The top 10 fastest-growing jobs in Florida all require degrees and certificates beyond high school. In order for Florida to be talent-strong, students need a variety of affordable postsecondary options, whether that may be technical school, a two-year college, or four-year institution. The latest Southern Regional Education Board (SREB) college affordability profiles tell the story of affordability in each state. In several areas, including two-year and four-year institution affordability, Florida shines. However, for families in the lowest income bracket, the price of college can be cost-prohibitive.

Florida’s affordability profile looks at the net price of education, which includes the total cost of attendance minus federal/state/institutional aid and scholarships. The report uses data from the 2017-18 academic year, the most recent year that student financial aid data are available. Even though this data represents a story of pre-pandemic affordability, it still has important takeaways.

In 2017-18, the percentage of family income required to pay for public higher education college in Florida was lower than the SREB average for all institution types except for technical institutions. In 2017, families in Florida needed, on average, 15% of their income to cover educational expenses at two-year institutions, and around 20% of their income to cover expenses at public four-year institutions. Not only did the amount of income needed to pay for public four-year and two-universities decrease since 2012-13, Florida is much lower than the average in other southern states.

Families in lower income brackets need a larger percentage of their income to pay for college, particularly at four-year institutions. For example, families making less than $30,000 needed 36% of their income to pay for four-year college in 2017. These families in particular benefit from financial aid and the decrease in net price at four-year institutions.

In most states, technical colleges are the most affordable route for families. Yet, according to SREB’s calculations, Florida’s technical institutions required a higher percentage of family income to pay for educational expenses in 2017 for most income categories. This is likely because there are different types of aid available for students attending technical college, compared to four or two-year institutions. Also striking, Florida families making less than $30,000 a year saw a larger increase in income needed to pay for technical college than wealthier income groups. Families in the lowest income bracket saw a jump from 47% of their income needed in 2012 to 55% of their income in 2017.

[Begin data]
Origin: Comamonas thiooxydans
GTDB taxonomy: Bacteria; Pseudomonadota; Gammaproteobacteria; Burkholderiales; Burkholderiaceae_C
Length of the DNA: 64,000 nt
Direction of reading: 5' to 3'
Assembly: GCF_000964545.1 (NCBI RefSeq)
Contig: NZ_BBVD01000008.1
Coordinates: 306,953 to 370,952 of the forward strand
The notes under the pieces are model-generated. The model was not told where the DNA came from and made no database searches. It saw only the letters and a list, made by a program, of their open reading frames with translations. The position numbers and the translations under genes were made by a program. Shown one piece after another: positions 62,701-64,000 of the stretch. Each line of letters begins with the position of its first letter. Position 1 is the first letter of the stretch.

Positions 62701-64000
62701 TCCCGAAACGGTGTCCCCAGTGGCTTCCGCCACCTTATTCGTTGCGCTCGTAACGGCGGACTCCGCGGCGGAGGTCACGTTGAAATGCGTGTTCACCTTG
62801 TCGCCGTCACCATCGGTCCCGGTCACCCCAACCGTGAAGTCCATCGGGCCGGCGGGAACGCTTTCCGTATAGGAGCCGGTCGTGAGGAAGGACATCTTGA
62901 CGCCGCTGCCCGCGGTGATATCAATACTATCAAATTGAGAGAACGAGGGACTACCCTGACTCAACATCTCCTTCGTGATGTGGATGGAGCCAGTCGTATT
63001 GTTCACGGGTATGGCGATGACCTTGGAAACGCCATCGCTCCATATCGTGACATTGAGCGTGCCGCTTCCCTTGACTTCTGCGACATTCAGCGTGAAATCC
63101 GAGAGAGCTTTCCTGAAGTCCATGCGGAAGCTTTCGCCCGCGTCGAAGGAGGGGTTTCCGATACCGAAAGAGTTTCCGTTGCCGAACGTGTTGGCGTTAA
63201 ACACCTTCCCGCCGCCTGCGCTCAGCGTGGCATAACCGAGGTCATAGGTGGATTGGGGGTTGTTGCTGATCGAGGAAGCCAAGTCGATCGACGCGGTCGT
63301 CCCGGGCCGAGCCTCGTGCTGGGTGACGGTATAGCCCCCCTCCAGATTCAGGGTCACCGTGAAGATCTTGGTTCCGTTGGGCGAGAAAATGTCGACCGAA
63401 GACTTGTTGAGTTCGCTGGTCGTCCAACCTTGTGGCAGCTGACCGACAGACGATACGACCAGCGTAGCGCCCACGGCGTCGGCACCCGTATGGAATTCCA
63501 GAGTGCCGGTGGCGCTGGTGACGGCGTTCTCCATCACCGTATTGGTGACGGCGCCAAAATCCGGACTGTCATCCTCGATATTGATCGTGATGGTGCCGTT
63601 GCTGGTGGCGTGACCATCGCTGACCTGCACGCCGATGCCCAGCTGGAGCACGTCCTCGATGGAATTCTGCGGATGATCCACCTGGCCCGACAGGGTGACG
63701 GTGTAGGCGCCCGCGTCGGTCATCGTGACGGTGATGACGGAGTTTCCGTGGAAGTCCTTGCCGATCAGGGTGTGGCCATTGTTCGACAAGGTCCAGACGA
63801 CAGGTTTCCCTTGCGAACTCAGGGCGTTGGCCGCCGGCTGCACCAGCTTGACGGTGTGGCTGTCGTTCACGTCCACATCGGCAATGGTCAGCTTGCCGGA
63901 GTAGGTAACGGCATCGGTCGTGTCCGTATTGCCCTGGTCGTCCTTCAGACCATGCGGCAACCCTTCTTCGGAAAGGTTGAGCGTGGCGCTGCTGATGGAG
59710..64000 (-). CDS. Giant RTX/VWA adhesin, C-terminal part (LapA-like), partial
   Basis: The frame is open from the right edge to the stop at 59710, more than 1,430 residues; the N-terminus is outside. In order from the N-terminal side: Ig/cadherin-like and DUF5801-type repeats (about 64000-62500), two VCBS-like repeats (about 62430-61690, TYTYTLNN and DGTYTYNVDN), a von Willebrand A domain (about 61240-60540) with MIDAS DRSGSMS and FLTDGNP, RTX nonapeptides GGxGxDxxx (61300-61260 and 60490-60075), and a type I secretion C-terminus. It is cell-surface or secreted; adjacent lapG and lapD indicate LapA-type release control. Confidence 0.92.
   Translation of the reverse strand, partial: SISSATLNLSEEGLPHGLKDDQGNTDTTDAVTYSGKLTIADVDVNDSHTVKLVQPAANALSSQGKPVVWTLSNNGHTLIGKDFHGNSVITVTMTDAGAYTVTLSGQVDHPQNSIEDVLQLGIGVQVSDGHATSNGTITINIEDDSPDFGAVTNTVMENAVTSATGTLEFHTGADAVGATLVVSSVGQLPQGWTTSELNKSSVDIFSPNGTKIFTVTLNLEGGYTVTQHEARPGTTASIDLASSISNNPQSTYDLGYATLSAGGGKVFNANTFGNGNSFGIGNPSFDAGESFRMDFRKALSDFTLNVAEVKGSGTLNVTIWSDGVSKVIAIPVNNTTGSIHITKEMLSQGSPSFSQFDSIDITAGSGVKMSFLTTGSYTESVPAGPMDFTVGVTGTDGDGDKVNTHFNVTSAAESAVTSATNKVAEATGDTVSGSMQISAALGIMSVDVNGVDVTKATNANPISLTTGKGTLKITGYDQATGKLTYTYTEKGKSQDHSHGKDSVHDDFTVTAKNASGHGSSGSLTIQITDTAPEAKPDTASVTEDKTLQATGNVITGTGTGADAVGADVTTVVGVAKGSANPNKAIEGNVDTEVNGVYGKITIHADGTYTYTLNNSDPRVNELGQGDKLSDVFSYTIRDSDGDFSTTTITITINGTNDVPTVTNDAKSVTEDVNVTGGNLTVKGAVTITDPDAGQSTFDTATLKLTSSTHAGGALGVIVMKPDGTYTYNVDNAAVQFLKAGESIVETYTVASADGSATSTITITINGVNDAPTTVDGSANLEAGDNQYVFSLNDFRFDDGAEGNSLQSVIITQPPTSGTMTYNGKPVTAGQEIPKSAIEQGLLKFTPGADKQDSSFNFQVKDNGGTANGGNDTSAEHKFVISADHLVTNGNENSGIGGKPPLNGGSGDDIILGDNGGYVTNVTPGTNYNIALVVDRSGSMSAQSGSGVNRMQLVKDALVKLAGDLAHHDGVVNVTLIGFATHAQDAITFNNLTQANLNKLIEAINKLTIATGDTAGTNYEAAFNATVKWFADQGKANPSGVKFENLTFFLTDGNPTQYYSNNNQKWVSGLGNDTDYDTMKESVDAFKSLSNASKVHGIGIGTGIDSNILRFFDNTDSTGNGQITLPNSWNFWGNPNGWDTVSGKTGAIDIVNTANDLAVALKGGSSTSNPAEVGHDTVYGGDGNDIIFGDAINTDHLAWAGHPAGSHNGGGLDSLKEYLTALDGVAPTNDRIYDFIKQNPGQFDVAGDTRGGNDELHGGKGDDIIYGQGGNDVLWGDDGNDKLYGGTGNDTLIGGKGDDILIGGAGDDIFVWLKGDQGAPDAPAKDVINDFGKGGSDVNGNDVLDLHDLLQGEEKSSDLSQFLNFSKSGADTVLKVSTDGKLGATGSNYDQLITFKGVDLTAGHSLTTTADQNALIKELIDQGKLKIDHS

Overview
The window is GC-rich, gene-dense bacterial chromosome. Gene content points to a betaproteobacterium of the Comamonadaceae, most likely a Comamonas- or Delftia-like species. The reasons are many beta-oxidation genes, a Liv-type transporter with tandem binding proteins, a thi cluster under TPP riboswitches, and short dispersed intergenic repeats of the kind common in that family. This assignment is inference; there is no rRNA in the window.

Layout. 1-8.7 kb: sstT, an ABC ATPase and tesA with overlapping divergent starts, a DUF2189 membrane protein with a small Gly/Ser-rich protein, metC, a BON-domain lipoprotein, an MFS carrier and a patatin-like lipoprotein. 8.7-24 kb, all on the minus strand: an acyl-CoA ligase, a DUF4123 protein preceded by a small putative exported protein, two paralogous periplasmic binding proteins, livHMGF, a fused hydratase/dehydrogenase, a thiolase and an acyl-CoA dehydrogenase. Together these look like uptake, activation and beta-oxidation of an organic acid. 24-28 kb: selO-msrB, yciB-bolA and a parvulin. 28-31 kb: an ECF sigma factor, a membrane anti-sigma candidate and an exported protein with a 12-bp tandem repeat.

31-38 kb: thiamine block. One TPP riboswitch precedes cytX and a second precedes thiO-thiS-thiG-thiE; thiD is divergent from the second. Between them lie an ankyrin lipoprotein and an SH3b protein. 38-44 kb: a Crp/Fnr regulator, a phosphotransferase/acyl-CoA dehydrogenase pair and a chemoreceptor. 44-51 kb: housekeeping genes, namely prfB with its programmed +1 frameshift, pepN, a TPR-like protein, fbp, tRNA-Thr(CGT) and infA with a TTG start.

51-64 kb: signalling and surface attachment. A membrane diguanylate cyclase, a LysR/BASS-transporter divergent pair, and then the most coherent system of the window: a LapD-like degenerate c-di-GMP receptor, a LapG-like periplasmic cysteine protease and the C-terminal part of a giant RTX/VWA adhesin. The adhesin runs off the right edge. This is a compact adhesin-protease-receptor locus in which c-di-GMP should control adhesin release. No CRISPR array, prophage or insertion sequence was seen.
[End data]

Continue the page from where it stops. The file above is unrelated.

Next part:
Regarding state financial aid, Florida awarded slightly more need-based aid in 2017-18 per full-time-equivalent student ($398) than the SREB average, and slightly less than the US average ($411). Additionally, Florida awards more merit-based aid ($580) than the SREB average ($476), and much more than the US average ($195). Both need-based aid and merit-based aid increased from 2012-13 to 2017-18.

When it comes to affordability and student borrowing, in 2017, Florida graduates borrowed less than the SREB and national averages to earn degrees at four-year and two-year institutions. Even though borrowing has substantially increased from 2012-2017, it is still lower than SREB and national averages. In Florida, 48% of the Class of 2019 graduated from four-year institutions with debt, owing an average of $24,629. This is slightly lower than the national average ($28,950), and Florida is in the top 10 for low-debt states — however, debt has increased 30% in the past 15 years.

The new profile shows that even though Florida leads in affordability, college costs are a great burden to families who make less than $30,000 a year. Because of this, financial aid is more important than ever as the price of college increases, students are borrowing more, and the economic impact of the COVID-19 pandemic continues to have far-reaching consequences. As of January 29, 2021, only a third of Florida’s high school class of 2021 had completed a FAFSA. Nationally, FAFSA completions are down, but Florida is currently below the national average, which paints a concerning picture for the state. Students who complete the FAFSA are 84% more likely to immediately enroll in postsecondary education.

Even in trying times, supporting Florida’s lowest income students along their journey to postsecondary access and success is essential. Floridians need education beyond high school to recover from disruptions like COVID-19 and prepare for the jobs of tomorrow. Florida’s best hope to build a resilient economy is for all Floridians to have education beyond high school. To see how your county is doing, see FCAN’s degree attainment profiles or visit the FAFSA Challenge Dashboard.


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